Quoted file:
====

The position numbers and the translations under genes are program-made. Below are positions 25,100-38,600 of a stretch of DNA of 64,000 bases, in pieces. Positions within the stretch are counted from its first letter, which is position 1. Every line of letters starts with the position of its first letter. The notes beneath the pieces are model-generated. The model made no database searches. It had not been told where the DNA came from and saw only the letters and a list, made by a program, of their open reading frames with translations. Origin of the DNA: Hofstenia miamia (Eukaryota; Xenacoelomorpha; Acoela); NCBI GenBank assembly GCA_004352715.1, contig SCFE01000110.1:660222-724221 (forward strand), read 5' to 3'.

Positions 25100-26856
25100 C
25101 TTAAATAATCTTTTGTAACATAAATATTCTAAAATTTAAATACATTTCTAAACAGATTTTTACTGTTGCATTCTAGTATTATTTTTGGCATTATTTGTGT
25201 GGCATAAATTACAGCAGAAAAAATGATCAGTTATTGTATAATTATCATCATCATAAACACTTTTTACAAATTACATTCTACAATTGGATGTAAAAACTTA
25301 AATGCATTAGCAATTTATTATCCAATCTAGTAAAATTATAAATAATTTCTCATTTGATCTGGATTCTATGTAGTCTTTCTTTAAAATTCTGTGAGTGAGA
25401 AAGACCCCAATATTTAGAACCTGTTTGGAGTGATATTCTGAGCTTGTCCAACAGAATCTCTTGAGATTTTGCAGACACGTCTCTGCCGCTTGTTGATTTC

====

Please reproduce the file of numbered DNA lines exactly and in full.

The position numbers and the translations under genes are program-made. Below are positions 25,100-38,600 of a stretch of DNA of 64,000 bases, in pieces. Positions within the stretch are counted from its first letter, which is position 1. Every line of letters starts with the position of its first letter. The notes beneath the pieces are model-generated. The model made no database searches. It had not been told where the DNA came from and saw only the letters and a list, made by a program, of their open reading frames with translations. Origin of the DNA: Hofstenia miamia (Eukaryota; Xenacoelomorpha; Acoela); NCBI GenBank assembly GCA_004352715.1, contig SCFE01000110.1:660222-724221 (forward strand), read 5' to 3'.

Positions 25100-26856
25100 C
25101 TTAAATAATCTTTTGTAACATAAATATTCTAAAATTTAAATACATTTCTAAACAGATTTTTACTGTTGCATTCTAGTATTATTTTTGGCATTATTTGTGT
25201 GGCATAAATTACAGCAGAAAAAATGATCAGTTATTGTATAATTATCATCATCATAAACACTTTTTACAAATTACATTCTACAATTGGATGTAAAAACTTA
25301 AATGCATTAGCAATTTATTATCCAATCTAGTAAAATTATAAATAATTTCTCATTTGATCTGGATTCTATGTAGTCTTTCTTTAAAATTCTGTGAGTGAGA
25401 AAGACCCCAATATTTAGAACCTGTTTGGAGTGATATTCTGAGCTTGTCCAACAGAATCTCTTGAGATTTTGCAGACACGTCTCTGCCGCTTGTTGATTTC